Never Hurts to Ask

Yesterday I blogged about my concerns with a free Google Apps extension that required the very scary permission. When you give a Google Apps extension this permission, it can read, write, or delete any documents you have access to in Google Drive.

I inquired why the extension needed so much authorization, and the developer replied quickly. He agreed! The permission was only required for a specific feature that didn’t seem super important for the free version.  So he removed the feature and permission requirement. In less than 24 hours!

Three take-aways for me:

  1. Use your brain when giving an app or website permission to access your information in the cloud. Why do they need the authorization they are requesting? This is particularly true when using Facebook or Google+ to login to other sites.
  2. Push back, you never know when you’ll find somebody reasonable on the other end. Or maybe you will learn more about why the authorization is necessary.
  3. Definitely try ProjectSheet Planning from forScale and support reasonable developers who understand cloud security concerns.

Now I’m happy and can white list the extension for my company to use.

Trusting the Cloud

I’m a big advocate of cloud data security. Cloud service providers are, in general, better at security than their customers. So your data is safer in the cloud than it is on your local machine or network.

This is what you need to make a GANTT chart?
This is what you need to make a GANTT chart?

However, it doesn’t feel that way, does it? Yesterday a colleague showed me a cool plug-in for Google Sheets that creates simple GANTT charts using spreadsheet data. When I installed the plug-in, it prompted me for the permissions it needed to function. Take a look at the list on the right (click to enlarge).

  1. Know who you are on Google
  2. View your email address
  3. View and manage spreadsheets that this application has been installed in.
  4. View and manage the files in your Google Drive
  5. View and manage data associated with the application
  6. Allow this application to run when you are not present
  7. Connect to an external service

Numbers 1 to 3 are not a big deal to me. I’m happy to have this plug-in work on the files where I use it. Number 4 is scary: this plug-in can look at ALL my google drive files. Number 6 and 7 make it even scarier: this thing can run whenever it wants and connect to an external service.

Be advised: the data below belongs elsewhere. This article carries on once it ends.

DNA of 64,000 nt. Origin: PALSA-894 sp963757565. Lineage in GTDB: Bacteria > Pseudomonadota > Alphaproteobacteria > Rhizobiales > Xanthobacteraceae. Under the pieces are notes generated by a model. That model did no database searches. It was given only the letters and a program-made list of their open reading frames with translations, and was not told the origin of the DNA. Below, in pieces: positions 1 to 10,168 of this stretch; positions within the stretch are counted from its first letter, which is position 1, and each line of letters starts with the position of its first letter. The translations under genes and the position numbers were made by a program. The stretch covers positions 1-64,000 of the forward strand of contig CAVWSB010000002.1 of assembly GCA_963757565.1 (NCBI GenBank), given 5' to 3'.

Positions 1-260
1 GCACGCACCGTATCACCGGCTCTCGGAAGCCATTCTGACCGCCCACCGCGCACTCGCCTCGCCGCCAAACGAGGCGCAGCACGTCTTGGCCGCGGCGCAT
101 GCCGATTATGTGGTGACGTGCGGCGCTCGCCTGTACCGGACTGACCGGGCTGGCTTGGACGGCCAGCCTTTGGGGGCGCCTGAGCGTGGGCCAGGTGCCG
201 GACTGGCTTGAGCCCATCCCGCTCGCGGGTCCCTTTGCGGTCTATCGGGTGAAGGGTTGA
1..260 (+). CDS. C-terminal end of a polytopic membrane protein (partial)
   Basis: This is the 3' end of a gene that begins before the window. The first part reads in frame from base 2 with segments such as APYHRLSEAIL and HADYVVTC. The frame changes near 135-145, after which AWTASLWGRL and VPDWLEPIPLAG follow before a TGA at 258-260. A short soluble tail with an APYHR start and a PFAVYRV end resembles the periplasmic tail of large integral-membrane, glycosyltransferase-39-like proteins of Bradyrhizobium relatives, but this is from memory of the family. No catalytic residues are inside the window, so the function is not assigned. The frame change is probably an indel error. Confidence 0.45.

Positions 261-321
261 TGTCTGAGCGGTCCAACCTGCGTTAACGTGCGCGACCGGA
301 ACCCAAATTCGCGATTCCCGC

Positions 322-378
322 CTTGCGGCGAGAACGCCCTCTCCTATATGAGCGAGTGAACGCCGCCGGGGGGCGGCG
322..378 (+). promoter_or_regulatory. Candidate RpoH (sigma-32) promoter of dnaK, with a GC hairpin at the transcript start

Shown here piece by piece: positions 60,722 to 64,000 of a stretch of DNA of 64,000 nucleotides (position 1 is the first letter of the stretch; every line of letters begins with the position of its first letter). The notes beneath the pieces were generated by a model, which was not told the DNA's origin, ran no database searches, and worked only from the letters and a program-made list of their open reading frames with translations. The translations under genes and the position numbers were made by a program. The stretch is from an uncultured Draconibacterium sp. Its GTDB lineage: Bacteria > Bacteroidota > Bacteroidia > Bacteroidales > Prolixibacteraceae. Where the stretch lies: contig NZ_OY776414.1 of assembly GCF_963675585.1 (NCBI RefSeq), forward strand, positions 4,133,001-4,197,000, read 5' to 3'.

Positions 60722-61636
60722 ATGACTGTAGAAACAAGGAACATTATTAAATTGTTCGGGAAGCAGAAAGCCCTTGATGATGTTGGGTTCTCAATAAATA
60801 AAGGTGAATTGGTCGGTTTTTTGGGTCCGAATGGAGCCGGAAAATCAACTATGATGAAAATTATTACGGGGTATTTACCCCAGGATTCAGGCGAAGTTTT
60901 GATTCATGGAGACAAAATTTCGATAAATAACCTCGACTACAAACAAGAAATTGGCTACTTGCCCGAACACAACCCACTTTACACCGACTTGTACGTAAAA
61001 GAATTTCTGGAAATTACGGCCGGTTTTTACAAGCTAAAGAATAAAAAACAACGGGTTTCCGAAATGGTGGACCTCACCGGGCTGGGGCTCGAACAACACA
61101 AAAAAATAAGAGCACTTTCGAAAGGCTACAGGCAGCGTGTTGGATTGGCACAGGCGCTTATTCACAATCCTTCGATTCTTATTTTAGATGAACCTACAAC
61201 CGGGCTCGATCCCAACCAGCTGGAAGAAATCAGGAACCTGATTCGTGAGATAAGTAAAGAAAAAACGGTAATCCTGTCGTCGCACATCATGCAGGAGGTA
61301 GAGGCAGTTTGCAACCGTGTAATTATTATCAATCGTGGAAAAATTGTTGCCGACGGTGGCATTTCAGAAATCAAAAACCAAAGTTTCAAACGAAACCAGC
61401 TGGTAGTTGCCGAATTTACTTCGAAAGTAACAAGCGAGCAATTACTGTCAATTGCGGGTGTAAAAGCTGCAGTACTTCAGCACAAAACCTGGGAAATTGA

This plug-in appears fine today. But tomorrow, an evil developer could change their software without telling anyone. The software could start to scan any of my Google Drive documents and send that data to an external service.

I’m going to do more research on these permissions and see if my concerns are real or just cloud paranoia. Stay tuned.

Pragmatic and More

I came across a great blog post about startups through a friend of mine. He helped me start (and stop) a company with some similarities to ContractBlast.

My filter for startup ideas typically revolves around the Pragmatic Marketing dogma. There are 3 critical hurdles a new idea needs to clear.

  1. The problem I’m going to solve is pervasive in an industry. Lots of people have the problem and can quickly realize it as a problem if approached with my solution.
  2. The problem is urgent. Solving it provides immediate benefit. Waiting to solve it is a real threat to the customer’s business.
  3. The customer is willing to pay. This is where my buddy and I fell down last time. We created a great productivity tool and everyone agreed on the benefits, but it had a “should be a free app” feel.

ContactBlast missed on #2: solving the problem of contracting efficiency wasn’t urgent. The benefit would be realized over the long term, but that meant a longer sales cycles and greater commitment from customers.

Using the Pragmatic filters can sound discouraging for entrepreneurs, but I find it the opposite. The filters keep me refining my ideas until they meet all 3 conditions, and that can save a huge amount of time, money and energy.

Salesforce Makes Sense

I’ve been working with since 2005 and I’ve made a few eyebrow raising comparisons over the years…

Salesforce is like Microsoft Access on the web. It lets IT Admins create applications that scale.


Salesforce is the least powerful, most expensive on-demand platform in the world.

Here is the crazy part. I meant it all as a compliment! Salesforce figured out early on that regular business people, not software engineers, are the ones who know their business best.  Giving non-developers the ability to customize or even create applications is worth a lot to a profitable company.  Hence Salesforce costs more in every dimension (per user, per GB, etc.) than other platforms.

Wait, not every dimension. I’m betting that total cost of ownership (TCO) is lower on most apps. If you’ve got a problem that fits the Salesforce UI paradigm, then it definitely saves money over Amazon or Google App Engine.

The most recent example is Salesforce rolling out Lightning (Aura framework) capabilities with a super secure container configuration called LockerService. This is great news because it prevents less skilled developers from accidentally creating security holes.

So when comparing TCO for on-demand platforms, make sure you are taking into account security, implementation, and support costs. You’ll be surprised how cost effective Access for the Web can be.